The question of how long to age wine seems, to me, one of the most vexed of all, and something about which there’s rarely agreement amongst enthusiasts. Ironically, it’s also one of the most reliable crutches for wine snobs wanting to throw a bit of weight around, a phenomenon to which I am, I’m ashamed to say, painfully allergic. I remember walking past a group of rather tragic-looking men at Wine Australia a few years ago as one tossed his head back triumphantly and crowed: “Of course, it won’t age.” As if that were the ultimate mark of a wine’s quality (or at least a wine lover’s discernment).
Now that I’ve got that off my chest, I shall relate it, somewhat tenuously, to this wine. The back label states it will benefit from “three or so years” in bottle. Quite conservative for a reserve-level Hunter Semillon, even one from a relatively forward vintage like 2005. The Tulloch website suggests eight or more years is appropriate. I guess we’ll just need to be the judge. I definitely have a preference when it comes to this sort of thing, enjoying fully mature Semillon that has lost most of its primary citrus character. Vastly more experienced tasters than I have often suggested Hunter Semillon passes through an awkward, “adolescent” phase on its way to glorious maturity, and this wine, right now in any case, provides an interesting illustration of this point of view.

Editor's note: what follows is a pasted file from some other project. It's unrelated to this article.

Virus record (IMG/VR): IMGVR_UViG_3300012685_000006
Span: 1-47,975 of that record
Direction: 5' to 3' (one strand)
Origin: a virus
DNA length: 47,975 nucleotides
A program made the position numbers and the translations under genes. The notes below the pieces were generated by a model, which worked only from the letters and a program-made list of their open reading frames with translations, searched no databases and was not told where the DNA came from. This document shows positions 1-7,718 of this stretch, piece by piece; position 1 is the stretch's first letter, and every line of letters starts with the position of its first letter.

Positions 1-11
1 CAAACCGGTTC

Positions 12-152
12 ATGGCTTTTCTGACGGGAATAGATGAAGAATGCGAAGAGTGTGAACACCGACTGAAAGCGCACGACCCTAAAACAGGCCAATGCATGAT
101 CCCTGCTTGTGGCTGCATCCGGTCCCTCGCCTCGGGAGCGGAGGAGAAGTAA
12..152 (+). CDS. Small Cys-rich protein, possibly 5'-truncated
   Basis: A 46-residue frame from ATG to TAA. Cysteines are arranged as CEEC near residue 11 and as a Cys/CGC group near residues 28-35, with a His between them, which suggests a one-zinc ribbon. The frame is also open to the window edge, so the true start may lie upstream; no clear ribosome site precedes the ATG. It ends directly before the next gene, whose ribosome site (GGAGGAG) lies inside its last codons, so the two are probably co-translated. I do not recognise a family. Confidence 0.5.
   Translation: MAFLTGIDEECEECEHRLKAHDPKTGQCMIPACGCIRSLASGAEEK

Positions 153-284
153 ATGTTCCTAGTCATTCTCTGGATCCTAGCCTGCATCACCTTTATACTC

Not that it’s unpleasant. In fact, my first sniff was very promising with definite signs of toasty bottle age and a generally forward aroma profile. Powdery citrus and honeyed lanolin predominate. I find the aroma a little blurry, as if each note isn’t quite distinct and detailed enough to claim its place, but it’s comfortable and generous. The palate is more telling. It pulls in all directions, youthful citrus colliding uncomfortably with the first signs of that waxy, slippery mouthfeel that is every Hunter Semillon lover’s joy. There are hints of honey and toast, but they amount to little more than coming attractions, and don’t yet possess the full flourish they will, no doubt, one day have. Consequently, there’s a bit of a hole in the palate, not enough citrus on the one hand and not enough bottle aged flavours on the other. Honey is developing weight as the wine sits in my glass, but it’s not quite there yet. Nice long finish.
This may seem like a negative tasting note, but in fact I’m quite excited. This will be a quickly-matured, deliciously easygoing wine in a few years’ time, and I’m particularly looking forward to how the mouthfeel develops.